RECENT moves by the NSW Government to protect hammerhead sharks (by listing the great hammerhead shark as a vulnerable species and the scalloped hammerhead shark as an endangered species in NSW), have once again thrown this group of fishes into the limelight. Hammerhead sharks (family Sphyrinidae) are one of the most distinctive and well known ocean dwellers, due to the unique structure of their heads, which are flattened and laterally extended into a “hammer” shape scientists call a “cephalofoil”.
Hammerheads inhabit tropical to temperate oceans worldwide, with juvenile sharks in estuaries and shallow inshore reefs, with adults patrolling the deeper waters off continental shelves. There are nine species recognised within the hammerhead family, of which four occur in Australian waters, including Sphyrna mokarran (the great hammerhead, which grows to 6 metres long), the common or smooth hammerhead (Sphyrna zygaena, growing to around 5 metres long), the scalloped hammerhead (Sphyrna lewini, grows to around 4.2 metres long) and the Winghead shark (Eusphyra blochii, grows to around two metres long).
Shark biologists consider that hammerheads have a relatively slow growth rate. For example, male scalloped hammerheads take between six and nine years to mature (at a length of 1.5 – 2 metres), while male great hammerheads take at least nine years to mature (at a length of around 2.2 metres). Most of the larger hammerhead sharks are females, which mature even later and at larger sizes than the males. Maximum age of the largest female scalloped hammerheads exceeds 40 years old, while great hammerheads probably reach a similar age.
The reproductive potential of hammerhead sharks is relatively high compared to other large sharks (such as white sharks), but still remains low compared to bony fish. All hammerhead sharks are viviparous, which means they give birth to live, fully developed young (also called pups). The number of pups varies between species, but all have moderately long gestation periods. For example, great hammerheads are born at about 65cm long after an 11 month gestation period, with litter sizes of between six and 33 pups. Gestation in common hammerheads takes between 10 and 11 months, producing between 20 and 50 pups per litter, while scalloped hammerheads are born at 45-50cm long after nine to ten months gestation, usually with 30 to 41 pups per litter.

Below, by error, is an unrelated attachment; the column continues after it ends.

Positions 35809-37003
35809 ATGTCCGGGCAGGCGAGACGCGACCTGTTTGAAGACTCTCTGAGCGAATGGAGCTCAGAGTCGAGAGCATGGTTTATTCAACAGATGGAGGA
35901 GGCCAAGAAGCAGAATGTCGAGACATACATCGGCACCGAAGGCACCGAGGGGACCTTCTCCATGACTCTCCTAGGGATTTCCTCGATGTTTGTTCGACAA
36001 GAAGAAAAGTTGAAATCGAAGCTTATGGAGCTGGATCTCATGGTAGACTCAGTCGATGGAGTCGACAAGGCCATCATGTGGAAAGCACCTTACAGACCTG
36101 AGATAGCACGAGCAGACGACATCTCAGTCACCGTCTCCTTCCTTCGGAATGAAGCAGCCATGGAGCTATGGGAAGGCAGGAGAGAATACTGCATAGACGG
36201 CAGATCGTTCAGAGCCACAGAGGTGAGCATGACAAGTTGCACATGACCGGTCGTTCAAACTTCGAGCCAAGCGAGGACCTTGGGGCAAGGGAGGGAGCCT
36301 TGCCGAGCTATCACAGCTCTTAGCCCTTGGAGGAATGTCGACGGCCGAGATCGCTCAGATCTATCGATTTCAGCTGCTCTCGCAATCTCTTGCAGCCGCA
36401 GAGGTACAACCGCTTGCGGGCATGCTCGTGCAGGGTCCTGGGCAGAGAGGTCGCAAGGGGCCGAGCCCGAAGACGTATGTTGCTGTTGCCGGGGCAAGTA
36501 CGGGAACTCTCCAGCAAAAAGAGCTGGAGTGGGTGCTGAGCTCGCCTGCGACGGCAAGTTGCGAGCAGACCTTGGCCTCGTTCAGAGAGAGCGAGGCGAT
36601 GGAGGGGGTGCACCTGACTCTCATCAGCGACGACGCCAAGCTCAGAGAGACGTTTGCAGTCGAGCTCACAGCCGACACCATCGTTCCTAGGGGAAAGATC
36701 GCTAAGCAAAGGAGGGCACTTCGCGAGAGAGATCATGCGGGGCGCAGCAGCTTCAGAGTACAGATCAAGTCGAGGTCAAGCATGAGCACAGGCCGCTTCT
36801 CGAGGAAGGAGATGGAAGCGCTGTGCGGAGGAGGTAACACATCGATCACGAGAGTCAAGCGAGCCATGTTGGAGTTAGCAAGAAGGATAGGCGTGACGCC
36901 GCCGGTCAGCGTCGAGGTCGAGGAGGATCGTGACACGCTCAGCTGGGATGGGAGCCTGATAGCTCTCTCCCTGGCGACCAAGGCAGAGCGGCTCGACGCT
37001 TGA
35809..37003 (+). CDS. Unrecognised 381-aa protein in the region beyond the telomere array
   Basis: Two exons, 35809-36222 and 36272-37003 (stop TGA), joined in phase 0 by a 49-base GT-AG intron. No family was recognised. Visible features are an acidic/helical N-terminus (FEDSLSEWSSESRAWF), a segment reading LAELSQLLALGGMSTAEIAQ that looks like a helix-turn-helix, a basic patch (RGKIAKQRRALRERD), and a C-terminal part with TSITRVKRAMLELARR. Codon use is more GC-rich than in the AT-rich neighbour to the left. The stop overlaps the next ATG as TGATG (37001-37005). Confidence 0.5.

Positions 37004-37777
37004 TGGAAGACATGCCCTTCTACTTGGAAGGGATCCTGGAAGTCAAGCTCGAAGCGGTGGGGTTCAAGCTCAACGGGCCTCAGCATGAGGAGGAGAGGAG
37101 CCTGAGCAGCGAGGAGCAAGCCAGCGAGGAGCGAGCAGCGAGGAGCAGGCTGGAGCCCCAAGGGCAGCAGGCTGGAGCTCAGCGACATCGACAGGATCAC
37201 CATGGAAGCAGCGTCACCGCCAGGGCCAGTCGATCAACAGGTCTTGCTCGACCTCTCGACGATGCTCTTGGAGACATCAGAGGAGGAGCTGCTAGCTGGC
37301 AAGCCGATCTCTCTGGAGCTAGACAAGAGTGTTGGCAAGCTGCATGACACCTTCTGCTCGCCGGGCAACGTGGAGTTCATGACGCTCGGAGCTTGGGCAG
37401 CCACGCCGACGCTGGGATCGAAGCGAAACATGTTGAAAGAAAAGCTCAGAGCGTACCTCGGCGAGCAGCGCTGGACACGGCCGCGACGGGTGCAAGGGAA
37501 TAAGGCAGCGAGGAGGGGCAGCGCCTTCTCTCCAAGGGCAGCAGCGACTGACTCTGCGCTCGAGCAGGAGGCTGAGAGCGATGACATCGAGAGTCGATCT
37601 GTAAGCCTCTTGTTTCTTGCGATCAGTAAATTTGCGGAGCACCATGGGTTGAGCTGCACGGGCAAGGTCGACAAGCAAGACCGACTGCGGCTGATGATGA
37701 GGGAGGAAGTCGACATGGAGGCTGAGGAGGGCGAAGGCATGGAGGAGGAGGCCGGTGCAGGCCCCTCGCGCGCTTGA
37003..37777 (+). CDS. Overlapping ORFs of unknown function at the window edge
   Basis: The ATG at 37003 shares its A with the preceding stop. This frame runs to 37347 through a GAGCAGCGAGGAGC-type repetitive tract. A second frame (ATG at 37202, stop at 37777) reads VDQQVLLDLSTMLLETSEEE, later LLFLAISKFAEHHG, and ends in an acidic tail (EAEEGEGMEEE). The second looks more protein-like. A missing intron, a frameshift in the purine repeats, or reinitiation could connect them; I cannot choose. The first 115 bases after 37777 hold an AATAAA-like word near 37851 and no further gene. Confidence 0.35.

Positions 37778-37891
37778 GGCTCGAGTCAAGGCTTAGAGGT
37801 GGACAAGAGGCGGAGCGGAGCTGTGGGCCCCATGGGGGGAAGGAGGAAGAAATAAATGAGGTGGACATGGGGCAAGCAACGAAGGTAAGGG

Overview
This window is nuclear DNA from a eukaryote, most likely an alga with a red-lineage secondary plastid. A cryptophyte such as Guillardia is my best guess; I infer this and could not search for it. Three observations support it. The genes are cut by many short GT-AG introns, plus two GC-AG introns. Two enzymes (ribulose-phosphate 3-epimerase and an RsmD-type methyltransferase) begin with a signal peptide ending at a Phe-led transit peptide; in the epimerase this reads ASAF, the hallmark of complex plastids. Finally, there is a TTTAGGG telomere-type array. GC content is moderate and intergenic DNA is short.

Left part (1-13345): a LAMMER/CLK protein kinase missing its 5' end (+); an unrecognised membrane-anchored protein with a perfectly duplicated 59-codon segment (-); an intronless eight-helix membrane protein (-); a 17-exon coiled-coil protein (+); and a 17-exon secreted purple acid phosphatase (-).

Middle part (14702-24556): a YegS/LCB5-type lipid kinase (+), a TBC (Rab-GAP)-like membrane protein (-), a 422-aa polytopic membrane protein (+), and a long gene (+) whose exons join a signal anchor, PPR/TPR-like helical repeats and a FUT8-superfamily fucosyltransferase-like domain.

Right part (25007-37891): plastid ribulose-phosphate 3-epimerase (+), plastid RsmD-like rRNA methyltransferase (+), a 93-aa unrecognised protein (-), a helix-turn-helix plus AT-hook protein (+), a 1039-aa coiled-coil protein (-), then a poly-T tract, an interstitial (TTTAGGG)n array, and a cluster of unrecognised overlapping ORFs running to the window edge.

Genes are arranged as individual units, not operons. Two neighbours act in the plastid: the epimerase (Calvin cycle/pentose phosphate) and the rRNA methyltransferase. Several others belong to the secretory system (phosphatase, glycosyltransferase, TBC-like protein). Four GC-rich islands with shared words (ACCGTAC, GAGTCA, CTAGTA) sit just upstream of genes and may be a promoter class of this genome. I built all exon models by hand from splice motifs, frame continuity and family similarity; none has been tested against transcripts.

Because the gestation period approaches a full year, it appears likely that most female hammerheads breed every second year, rather than annually. Because of these reasons, combined with their late maturity, hammerheads have a low resilience to sustained fishing pressure.
NSW fisheries have published some of the information they used to declare scalloped and great hammerhead sharks as protected at the following link: http://www.dpi.nsw.gov.au/__data/assets/pdf_file/0009/432792/Scalloped-hammerhead.pdf
It is interesting to note that the report found that marine protected areas did not protect these species, probably because they are highly migratory, which means that fishing activities in places such as SE Asia affects stocks of hammerhead sharks in other areas, including along Australia’s east coast. Sources of mortality included foreign fishing fleets, local shark meshing programs, commercial fishing (mainly for shark fins) and recreational fishing, although NSW fisheries data published in other pubications noted that over 95 per cent of hammerheads caught by recreational fishers in NSW are released alive, with good survival. In contrast, they noted that mortality rates on long-lines, in gill nets and in the shark meshing programs was very high, often approaching 100 per cent.
It appears from the information presented by NSW Fisheries that the precautionary principle was invoked to permit listing of great and scalloped hammerheads as vulnerable and endangered, respectively. This is slightly different to the current situation in Queensland where it is now illegal to take any shark over 1.5 metres, but the result remains the same for recreational fishers in both states, this being that large sharks are fast becoming a release-only proposition, based on changing community expectations as well as likely significant reductions in their population sizes.